Let’s face some facts: We have a pretty good idea who the whistleblower is. He’s still the “alleged whistleblower,” of course. However, that allegation seems to be less of a hunch or a conspiracy theory (depending on your positionality in this whole fracas) and something more substantive than an educated guess at this point.
That’s not quite how the mainstream media frames it. To them, this is all right-wing media theorizing that’s bled over into the White House and Congress, and every time we mention the name we’re irresponsibly putting a great American patriot in grave danger — assuming, of course, it’s him, which we have no evidence that it’s not.
The lack of any denial in that construction is curious indeed, but I digress. The name is out there thanks to a piece by controversial journalist Paul Sperry for RealClearInvestigations.
Sperry made the case that former White House intelligence analyst Eric Ciaramella, the National Security Council’s Ukraine director during the Obama administration and during the early days of the Trump administration, was the individual who originally lodged the complaint against Trump. It was compelling if not entirely believable.
The immediate anaphylactic reaction to the Sperry piece inside the Beltway, however, made me reconsider just how wrong I was. When one sees a blizzard of jeremiads all conspicuously lacking any sort of denial, it’s pretty apparent something’s up.
The biggest issue raised by Sperry’s piece was that the “some indicia of an arguable political bias” Intelligence Community Inspector General Michael Horowitz described in his initial report was far more pervasive than previously assumed. If Ciaramella was the whistleblower, he was a man tied at the hip with Biden and who had plenty of other connections in Washington, although generally not with Jeff Sessions types.
The question became how close Ciaramella was with Biden and what kind of bias he might have had toward the candidate — particularly when the issue of Burisma was involved.
In that vein, I point you to a Thursday piece in the Washington Examiner in which Daniel Chaitin and Jerry Dunleavy note the fact that he “was a guest of Vice President Joe Biden at a glitzy lunch in October 2016 to honor the prime minister of Italy.”
“Ciaramella, 33, is listed among dozens of other people who were invited to the October 2016 event hosted by Biden under the category ‘WH EOVP,’ or the White House Executive Office of the Vice President, in an unclassified State Department document released through the Freedom of Information Act. An ‘A’ appears next to his name, indicating he accepted the invitation,” the Examiner reported.
“Besides inviting Ciaramella, Biden’s office, as opposed to the State Department or another entity, sent invitations to more than thirty other people, including Obama press secretary Josh Earnest, Obama senior adviser Valerie Jarrett, Obama Homeland Security adviser Lisa Monaco, Obama speechwriter Ben Rhodes, and Obama national security adviser Susan Rice,” the report added.
However, it did mention that a number of Obama-era bigwigs — James Comey, James Clapper and Loretta Lynch among them — declined their invitations.
However, the report seems to confirm part of the Sperry article — that the invitation was not only extended to Ciaramella but that the invitation to “a relatively low-level GS-13 federal employee, was unusual and signaled he was politically connected inside the Obama White House.”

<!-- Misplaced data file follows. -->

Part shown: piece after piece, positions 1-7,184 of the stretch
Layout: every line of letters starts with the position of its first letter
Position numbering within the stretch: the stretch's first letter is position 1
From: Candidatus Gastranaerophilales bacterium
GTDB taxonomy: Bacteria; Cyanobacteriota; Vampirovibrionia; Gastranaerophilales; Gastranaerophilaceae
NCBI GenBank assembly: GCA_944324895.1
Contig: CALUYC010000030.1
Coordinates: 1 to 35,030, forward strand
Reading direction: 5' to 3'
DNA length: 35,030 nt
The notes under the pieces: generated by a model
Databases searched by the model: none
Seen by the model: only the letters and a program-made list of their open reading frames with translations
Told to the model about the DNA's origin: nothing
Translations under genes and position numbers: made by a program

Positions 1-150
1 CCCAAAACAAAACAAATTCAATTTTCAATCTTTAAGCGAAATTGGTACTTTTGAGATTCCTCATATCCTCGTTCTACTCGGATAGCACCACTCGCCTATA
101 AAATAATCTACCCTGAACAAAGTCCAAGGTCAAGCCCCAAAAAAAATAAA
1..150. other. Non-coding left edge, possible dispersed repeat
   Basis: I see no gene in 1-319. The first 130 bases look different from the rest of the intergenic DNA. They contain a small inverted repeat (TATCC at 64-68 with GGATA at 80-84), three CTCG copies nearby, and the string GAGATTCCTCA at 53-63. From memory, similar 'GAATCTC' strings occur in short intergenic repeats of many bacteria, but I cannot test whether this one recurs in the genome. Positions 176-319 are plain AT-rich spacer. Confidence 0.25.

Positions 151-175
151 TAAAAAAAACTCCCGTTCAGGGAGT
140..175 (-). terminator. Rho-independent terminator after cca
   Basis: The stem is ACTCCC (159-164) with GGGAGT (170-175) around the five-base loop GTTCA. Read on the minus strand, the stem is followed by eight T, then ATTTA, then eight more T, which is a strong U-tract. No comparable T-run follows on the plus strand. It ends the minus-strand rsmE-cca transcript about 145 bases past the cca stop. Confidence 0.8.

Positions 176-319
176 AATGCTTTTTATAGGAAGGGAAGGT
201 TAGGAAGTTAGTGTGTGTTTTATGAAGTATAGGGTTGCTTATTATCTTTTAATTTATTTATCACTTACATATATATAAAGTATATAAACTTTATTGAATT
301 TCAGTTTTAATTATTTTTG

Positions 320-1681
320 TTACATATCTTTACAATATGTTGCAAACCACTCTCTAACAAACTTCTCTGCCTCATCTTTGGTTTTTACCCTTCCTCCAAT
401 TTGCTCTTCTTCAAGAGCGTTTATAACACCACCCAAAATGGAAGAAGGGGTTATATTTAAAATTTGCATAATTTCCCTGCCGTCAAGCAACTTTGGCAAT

“Former White House officials said Ciaramella worked on Ukrainian policy issues for Biden in 2015 and 2016, when the vice president was President Obama’s ‘point man’ for Ukraine. A Yale graduate, Ciaramella is said to speak Russian and Ukrainian, as well as Arabic. He had been assigned to the NSC by [John] Brennan.”
Clearly this is a guy who could be objective about an investigation, which may have dragged Joe Biden’s poll numbers down further than a canned Kamala Harris debate bit. I certainly believe it.
One must caution that confirming one fact from an article doesn’t confirm the whole of the article.
Attending a luncheon for an Italian prime minister who wasn’t entirely beloved does not a whistleblower make, after all. Many of the other claims in the Sperry article — that Ciaramella had a hand in pumping innuendoes about Russians convincing Trump to fire James Comey into public circulation or that he “worked with a Democratic National Committee operative who dug up dirt on the Trump campaign during the 2016 election, inviting her into the White House for meetings” — remain totally unconfirmed.
On Wednesday, the whistleblower’s lawyers made their usual pro forma diatribe against anyone who dared mention Ciaramella’s name — not that he’s the whistleblower or anything, mind you.
“Identifying any suspected name for the whistleblower will place their family at risk of serious harm. We will not confirm or deny any name that is published or promoted by supporters of the president. Disclosure of any name undermines the integrity of the whistleblower system and will deter any future whistleblowers,” Andrew Bakaj and Mark Zaid said in a Wednesday statement.
“We will note, however, that publication or promotion of a name shows the desperation to deflect from the substance of the whistleblower complaint. It will not relieve the president of the need to address the substantive allegation, all of which have been substantially proven to be true.”
Except the whistleblower complaint will now hinge upon whether or not Trump’s initiatives in Ukraine can be viewed as a legitimate exercise of power or a witch hunt against his political opponents. It doesn’t help when, among other things, the alleged whistleblower is so close to Joe Biden.
Where this leads is anyone’s guess, but if Ciaramella is indeed the whistleblower, the whole indicia of bias thing is going to be very tough for him to shake off.
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